> >be useful.
> >
> >Frankly I'm not a huge fan of the fixed buffer size for these sorts of
> >thing in the first place, but I guess fitting something better into
> >Jack's framework is far from simple. :/
>
> putting it mildly, yes.
>
> all port buffers live in shared memory. since this is allocated by
> jackd, and comes in large chunks, and has to be accessed via offsets
> from the address where it gets mapped into each client, doing dynamic
> buffer sizing is, well, not impossible but, as i might have said some
> years back, bloody hard.

The alternative is a linked list of fixed-sized buffers.

For midi there should not be a problem AFAICS. Using a midi buffer of the
same size as the audio one, at 44.1 Khz you get the equivalent bandwidth
of 7 physical midi connections, and space for at least one midi event per
frame (excluding sysex). Should be enough in most cases. Even if, for a
particular cycle, you would have more midi than can be fitted into the
buffer, the pragmatic solution of delaying some of it to the next cycle
still gives you way better latency than a physical midi link.


--
FA


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Re: jack midi api

Martin Bayer
In reply to this post by Dave Robillard
> On a somewhat related note, is there performance issues with having
> monstrous buffer sizes?  (other than the memory usage, obviously)  In
> addition to MIDI, I'm thinking of OSC here, which can be implemented in
> basically the same way, but will need buffer sizes waay larger to really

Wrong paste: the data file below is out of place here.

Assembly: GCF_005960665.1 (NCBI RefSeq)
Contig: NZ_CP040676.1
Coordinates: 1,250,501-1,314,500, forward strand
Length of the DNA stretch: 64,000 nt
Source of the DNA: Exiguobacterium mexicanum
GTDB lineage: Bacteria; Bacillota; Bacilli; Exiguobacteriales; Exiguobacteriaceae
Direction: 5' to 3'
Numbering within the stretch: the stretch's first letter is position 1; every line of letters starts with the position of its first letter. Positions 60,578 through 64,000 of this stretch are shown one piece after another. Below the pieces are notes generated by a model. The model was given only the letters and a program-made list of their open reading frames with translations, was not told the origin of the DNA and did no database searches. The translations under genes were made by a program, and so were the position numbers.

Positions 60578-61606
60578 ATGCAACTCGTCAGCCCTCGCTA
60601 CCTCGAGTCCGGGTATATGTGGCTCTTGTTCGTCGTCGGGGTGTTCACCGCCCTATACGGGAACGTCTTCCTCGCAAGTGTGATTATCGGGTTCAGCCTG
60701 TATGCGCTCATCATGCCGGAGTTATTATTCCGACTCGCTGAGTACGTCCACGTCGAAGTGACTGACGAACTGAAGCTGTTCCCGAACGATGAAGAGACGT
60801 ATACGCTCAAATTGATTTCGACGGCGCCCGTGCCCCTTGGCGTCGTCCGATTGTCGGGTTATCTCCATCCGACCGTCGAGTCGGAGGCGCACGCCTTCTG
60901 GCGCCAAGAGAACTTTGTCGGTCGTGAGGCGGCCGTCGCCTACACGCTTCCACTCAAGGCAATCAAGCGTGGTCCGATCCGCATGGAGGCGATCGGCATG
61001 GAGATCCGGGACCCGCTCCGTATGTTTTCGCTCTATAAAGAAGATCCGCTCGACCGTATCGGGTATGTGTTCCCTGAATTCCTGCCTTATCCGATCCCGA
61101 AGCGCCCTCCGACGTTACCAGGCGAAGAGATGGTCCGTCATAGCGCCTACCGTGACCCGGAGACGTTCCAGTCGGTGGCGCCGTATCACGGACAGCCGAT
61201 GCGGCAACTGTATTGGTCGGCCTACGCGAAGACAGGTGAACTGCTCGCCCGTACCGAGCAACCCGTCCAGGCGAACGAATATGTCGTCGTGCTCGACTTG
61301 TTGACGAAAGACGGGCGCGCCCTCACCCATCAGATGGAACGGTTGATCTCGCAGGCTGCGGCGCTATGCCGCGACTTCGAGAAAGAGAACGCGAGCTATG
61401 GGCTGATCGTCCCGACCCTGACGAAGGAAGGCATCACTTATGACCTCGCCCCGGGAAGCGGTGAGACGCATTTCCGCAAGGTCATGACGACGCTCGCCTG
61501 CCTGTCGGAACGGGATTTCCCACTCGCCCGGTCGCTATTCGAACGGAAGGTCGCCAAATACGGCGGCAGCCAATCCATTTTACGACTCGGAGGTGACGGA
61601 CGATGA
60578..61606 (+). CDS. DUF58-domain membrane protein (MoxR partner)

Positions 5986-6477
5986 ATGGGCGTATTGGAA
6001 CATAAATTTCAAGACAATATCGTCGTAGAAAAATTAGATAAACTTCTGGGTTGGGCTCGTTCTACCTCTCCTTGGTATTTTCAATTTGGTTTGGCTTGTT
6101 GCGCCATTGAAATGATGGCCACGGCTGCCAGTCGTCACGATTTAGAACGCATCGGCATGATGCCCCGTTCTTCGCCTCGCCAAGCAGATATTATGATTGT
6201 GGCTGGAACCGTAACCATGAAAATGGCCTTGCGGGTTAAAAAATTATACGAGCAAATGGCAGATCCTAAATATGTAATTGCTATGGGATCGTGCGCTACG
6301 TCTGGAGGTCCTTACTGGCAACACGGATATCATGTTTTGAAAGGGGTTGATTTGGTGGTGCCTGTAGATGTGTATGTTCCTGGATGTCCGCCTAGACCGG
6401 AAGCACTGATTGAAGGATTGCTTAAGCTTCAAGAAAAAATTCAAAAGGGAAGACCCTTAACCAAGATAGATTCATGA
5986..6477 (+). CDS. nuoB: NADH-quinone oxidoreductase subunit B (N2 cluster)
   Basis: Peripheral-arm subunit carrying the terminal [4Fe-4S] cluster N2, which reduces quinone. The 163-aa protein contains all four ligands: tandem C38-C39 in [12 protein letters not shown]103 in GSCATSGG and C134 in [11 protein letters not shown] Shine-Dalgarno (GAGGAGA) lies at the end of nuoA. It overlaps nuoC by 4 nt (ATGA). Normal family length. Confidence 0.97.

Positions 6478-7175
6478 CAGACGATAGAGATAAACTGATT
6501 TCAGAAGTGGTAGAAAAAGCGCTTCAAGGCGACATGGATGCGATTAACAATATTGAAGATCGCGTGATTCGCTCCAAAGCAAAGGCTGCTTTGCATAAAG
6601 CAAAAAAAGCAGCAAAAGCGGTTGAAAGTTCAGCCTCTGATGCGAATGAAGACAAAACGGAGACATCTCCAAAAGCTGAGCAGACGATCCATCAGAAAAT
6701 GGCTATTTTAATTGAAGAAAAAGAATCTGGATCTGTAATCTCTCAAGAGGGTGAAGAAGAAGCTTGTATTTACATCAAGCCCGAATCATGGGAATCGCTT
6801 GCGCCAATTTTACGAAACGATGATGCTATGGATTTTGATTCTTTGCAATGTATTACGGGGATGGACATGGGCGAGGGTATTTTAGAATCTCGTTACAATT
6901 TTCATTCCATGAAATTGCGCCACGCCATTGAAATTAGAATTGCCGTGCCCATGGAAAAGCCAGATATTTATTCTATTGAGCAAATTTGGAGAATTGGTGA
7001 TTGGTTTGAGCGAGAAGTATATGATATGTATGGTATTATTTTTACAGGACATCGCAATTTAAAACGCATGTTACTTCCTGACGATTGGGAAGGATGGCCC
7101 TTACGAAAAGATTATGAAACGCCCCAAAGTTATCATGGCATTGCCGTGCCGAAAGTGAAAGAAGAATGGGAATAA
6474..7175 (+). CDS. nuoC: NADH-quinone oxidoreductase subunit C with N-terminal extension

> be useful.

Are there any other problems that discourage really big port buffers?

The background of this question is the possibility of a port type for
video. The size of a single raw video frame goes up to multiple megabytes.

Martin



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Re: jack midi api

Alfons Adriaensen
In reply to this post by Alfons Adriaensen
On Mon, Jun 06, 2005 at 02:09:41PM +0200, Alfons Adriaensen wrote:

> Using a midi buffer of the
> same size as the audio one, at 44.1 Khz you get the equivalent bandwidth
> of 7 physical midi connections,

Correction: 56 physical midi connections (there are 8 bits in a byte :-)

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Re: jack midi api

Sean Bolton
In reply to this post by Alfons Adriaensen
On Jun 6, 2005, at 5:09 AM, Alfons Adriaensen wrote:

> For midi there should not be a problem AFAICS. Using a midi buffer of
> the
> same size as the audio one, at 44.1 Khz you get the equivalent
> bandwidth
> of [56] physical midi connections, and space for at least one midi
> event per
> frame (excluding sysex). Should be enough in most cases. Even if, for a
> particular cycle, you would have more midi than can be fitted into the
> buffer, the pragmatic solution of delaying some of it to the next cycle
> still gives you way better latency than a physical midi link.

It's more like the equivalent bandwidth of 10 physical midi connections,
because of the metadata JACK includes.

However, comparing JACK's MIDI bandwidth to physical MIDI bandwidth
is missing the point.  The really wonderful thing about MIDI inside the
computer is that it has freed us, to a large extent, from the 'smear'
associated with MIDI's slow physical baud rate.  IIRC, much of
the excitement about a JACK MIDI transport was its potential to deliver